to the district courts decision: (1) whether judicial immunity barred his claims
for equitable, declaratory, or injunctive relief; (2) whether the judges involved
acted so plainly without jurisdiction that judicial immunity should have been
denied; (3) whether judicial immunity is constitutional; and (4) whether he should
have been permitted to amend his complaint. None of these arguments has merit.

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1. Equitable, Declaratory, and Injunctive Relief


Judicial officers are explicitly immunized not only against damages but
also against suits for injunctive relief under 42 U.S.C. 1983. Roth v. King,
449 F.3d 1272, 1286-87 (D.C. Cir. 2006). While judicial immunity does not
necessarily foreclose declaratory relief in the appropriate case, Ysais fails to
specify what form declaratory relief would take and his complaint cannot be read
to request declaratory relief in the true legal sense. A declaratory judgment is
meant to define the legal rights and obligations of the parties in anticipation of
some future conduct, not simply to proclaim liability for a past act. See Utah
Animal Rights Coal. v. Salt Lake City Corp., 371 F.3d 1248, 1266 (10th Cir.
2004) (McConnell, J., concurring) ([A] declaratory judgment action involving
past conduct that will not recur is not justiciable.). We discern no cognizable
claim for declaratory judgment against judicial officers in Ysaiss complaint.
The Eleventh Amendment bars suits against state agencies, regardless of
whether they seek damages or some other type of relief. Fed. Maritime Commn
v. S.C. State Ports Auth., 535 U.S. 743, 765 (2002). But it does not bar suits
against a state officer in his official capacity that seek only prospective relief.
Chamber of Commerce v. Edmondson, 594 F.3d 742, 760 (10th Cir. 2010). Here
again, however, Ysaiss complaint does not seek any authentic prospective relief.
The only forward-looking relief he seeks lies in his request that his state custody
proceedings be removed to federal court. But the district court has already denied
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that relief in a separate action by remanding Ysaiss divorce proceeding to state


court. We lack jurisdiction to review its decision to remand. See 28 U.S.C.
1447(d).
Assuming prosecutorial immunity permits an exception for injunctive or
declaratory relief, nothing in Ysaiss complaint would justify awarding such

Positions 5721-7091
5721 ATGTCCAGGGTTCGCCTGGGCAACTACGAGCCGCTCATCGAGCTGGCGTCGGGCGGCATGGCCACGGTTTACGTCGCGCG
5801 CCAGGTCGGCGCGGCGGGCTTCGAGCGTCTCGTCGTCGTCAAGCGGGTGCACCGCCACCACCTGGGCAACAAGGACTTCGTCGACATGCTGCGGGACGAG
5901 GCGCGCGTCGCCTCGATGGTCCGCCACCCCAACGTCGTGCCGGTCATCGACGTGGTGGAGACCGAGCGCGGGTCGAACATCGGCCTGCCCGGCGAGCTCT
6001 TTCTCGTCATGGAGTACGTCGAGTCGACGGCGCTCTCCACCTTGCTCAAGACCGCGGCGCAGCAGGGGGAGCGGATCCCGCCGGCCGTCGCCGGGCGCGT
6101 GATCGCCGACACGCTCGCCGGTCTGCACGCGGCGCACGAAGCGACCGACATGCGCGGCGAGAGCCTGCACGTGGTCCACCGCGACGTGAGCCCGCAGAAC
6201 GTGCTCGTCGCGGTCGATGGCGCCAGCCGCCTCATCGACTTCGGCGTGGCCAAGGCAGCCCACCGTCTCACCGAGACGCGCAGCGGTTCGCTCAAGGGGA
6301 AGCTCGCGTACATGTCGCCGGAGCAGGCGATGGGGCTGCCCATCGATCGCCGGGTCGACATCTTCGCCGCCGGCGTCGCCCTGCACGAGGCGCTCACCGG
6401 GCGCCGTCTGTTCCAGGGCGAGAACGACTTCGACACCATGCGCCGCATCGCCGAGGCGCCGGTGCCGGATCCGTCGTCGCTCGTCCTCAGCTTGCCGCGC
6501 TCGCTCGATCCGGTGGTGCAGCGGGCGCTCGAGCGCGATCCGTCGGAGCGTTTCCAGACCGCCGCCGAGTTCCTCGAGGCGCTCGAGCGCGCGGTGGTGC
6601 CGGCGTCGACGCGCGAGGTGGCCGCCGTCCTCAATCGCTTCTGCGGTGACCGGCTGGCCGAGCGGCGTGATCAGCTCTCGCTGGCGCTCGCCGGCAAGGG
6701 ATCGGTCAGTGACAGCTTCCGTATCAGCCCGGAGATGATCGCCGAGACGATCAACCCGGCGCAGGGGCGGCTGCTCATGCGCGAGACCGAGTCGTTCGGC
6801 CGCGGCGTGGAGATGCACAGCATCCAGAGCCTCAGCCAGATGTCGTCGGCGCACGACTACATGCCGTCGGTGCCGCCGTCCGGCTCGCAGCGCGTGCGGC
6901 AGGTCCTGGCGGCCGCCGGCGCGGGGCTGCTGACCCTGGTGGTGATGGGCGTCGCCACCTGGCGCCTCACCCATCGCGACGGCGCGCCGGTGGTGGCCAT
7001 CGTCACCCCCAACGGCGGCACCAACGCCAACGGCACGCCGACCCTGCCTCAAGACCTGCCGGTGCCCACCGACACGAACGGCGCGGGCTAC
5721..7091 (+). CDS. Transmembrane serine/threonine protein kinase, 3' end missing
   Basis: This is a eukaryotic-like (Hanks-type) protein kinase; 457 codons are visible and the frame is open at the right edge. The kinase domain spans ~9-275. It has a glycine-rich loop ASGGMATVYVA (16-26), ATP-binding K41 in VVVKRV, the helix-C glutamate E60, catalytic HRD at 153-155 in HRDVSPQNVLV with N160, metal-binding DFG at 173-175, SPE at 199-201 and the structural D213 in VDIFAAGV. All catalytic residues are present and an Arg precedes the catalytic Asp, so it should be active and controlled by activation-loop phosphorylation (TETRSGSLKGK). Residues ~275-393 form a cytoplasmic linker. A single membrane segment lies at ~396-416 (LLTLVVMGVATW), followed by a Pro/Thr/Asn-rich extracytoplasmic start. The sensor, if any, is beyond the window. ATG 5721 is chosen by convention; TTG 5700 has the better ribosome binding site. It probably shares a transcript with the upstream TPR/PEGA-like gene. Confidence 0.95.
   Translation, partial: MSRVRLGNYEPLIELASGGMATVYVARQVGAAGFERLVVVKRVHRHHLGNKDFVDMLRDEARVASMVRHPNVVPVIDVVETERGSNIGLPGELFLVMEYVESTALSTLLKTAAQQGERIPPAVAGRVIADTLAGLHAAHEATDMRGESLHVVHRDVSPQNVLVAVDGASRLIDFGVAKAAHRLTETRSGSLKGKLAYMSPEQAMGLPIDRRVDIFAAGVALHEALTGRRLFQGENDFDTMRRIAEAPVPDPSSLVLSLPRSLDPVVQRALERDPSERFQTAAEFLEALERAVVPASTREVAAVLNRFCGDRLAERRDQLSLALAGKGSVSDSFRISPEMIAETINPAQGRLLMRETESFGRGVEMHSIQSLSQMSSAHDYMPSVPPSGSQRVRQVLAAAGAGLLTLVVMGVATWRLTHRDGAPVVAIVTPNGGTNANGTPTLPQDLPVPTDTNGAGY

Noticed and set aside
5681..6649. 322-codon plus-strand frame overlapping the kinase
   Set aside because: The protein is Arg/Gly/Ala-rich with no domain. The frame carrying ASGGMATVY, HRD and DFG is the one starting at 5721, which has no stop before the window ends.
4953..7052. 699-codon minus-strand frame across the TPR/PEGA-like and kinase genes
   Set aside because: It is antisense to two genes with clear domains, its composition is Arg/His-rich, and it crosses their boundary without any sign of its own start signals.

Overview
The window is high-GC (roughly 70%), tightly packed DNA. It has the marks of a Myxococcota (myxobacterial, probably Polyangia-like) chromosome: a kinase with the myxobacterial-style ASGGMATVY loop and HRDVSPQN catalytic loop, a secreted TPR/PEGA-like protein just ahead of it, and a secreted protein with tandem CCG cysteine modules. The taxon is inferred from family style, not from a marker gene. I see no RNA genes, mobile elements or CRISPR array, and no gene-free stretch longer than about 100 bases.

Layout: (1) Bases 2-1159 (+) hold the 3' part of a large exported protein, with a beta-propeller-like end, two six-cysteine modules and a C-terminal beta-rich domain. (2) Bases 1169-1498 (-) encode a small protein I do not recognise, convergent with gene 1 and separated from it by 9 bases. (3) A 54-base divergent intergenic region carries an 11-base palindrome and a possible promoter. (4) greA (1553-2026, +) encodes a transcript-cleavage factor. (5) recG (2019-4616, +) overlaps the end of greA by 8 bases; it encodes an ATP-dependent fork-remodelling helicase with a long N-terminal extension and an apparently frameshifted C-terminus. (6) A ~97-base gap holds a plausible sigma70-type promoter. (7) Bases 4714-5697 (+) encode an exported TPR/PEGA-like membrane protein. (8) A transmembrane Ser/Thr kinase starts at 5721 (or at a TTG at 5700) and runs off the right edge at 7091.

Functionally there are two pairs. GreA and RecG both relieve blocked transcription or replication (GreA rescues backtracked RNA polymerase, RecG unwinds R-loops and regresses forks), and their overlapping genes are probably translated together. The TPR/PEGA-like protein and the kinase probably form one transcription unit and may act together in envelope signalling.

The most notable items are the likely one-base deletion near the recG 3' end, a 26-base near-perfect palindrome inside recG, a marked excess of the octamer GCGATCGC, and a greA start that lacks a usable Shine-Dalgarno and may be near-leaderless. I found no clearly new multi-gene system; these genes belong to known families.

relief. He complains that disciplinary counsel failed to act on or summarily
rejected his complaints against various judges. It is plainly beyond the powers of
the federal courts to order state disciplinary counsel to commence investigative
proceedings. See, e.g., Schroder v. Bush, 263 F.3d 1169, 1175 (10th Cir. 2001)
(noting that prosecutorial discretion is rooted in concept of separation of judicial
and prosecutorial functions); N.M.R.A. 17-105 (outlining prosecutorial duties of
chief disciplinary counsel). Ysais therefore fails to show any entitlement to
prospective relief against disciplinary counsel.
2. Action in Absence of Jurisdiction
To overcome absolute judicial immunity, a plaintiff must demonstrate that
a judges actions were either outside the judges judicial capacity or were taken in
the complete absence of all jurisdiction. Mireles v. Waco, 502 U.S. 9, 11-12
(1991) (per curiam). Ysaiss complaint fails to allege any such actions by the
judges he has sued. While he complains that the state district court continued to
adjudicate his divorce case even after he filed an appeal, the state courts action
falls short of action taken in the complete absence of all jurisdiction. A judge
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acts in the clear absence of all jurisdiction only when he acts clearly without any
colorable claim of jurisdiction. Snell v. Tunnell, 920 F.2d 673, 686 (10th Cir.
1990). Moreover, Ysaiss arguments challenging the domestic relations
exception to federal jurisdiction are frivolous.
3. Constitutionality of Immunity
Ysais argues that immunity is unconstitutional. He is wrong. Official
immunity is inherently constitutional. See Christensen v. Ward, 916 F.2d 1462,
1465, 1472-73 (10th Cir. 1990) (affirming district court rationale upholding
constitutionality of common law doctrine of immunity).
4. Amendment of Complaint
Ysais argues that the district court should have permitted him to amend his
complaint. He does not disclose how he would have amended it to avoid the
defendants immunities or to circumvent the fact that he failed to serve the
complaint on Governor Richardson. Federal courts may dismiss complaints under
Federal Rule of Civil Procedure 12(b)(6) if it is patently obvious that the
plaintiff could not prevail on the facts alleged, and allowing him an opportunity
to amend his complaint would be futile. Hall v. Bellmon, 935 F.2d 1106, 1110
(10th Cir. 1991) (quotation omitted). The district court did not err by failing to
permit Ysais to amend his complaint.

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The judgment of the district court is AFFIRMED. All pending motions are
DENIED.

Entered for the Court

John C. Porfilio
Circuit Judge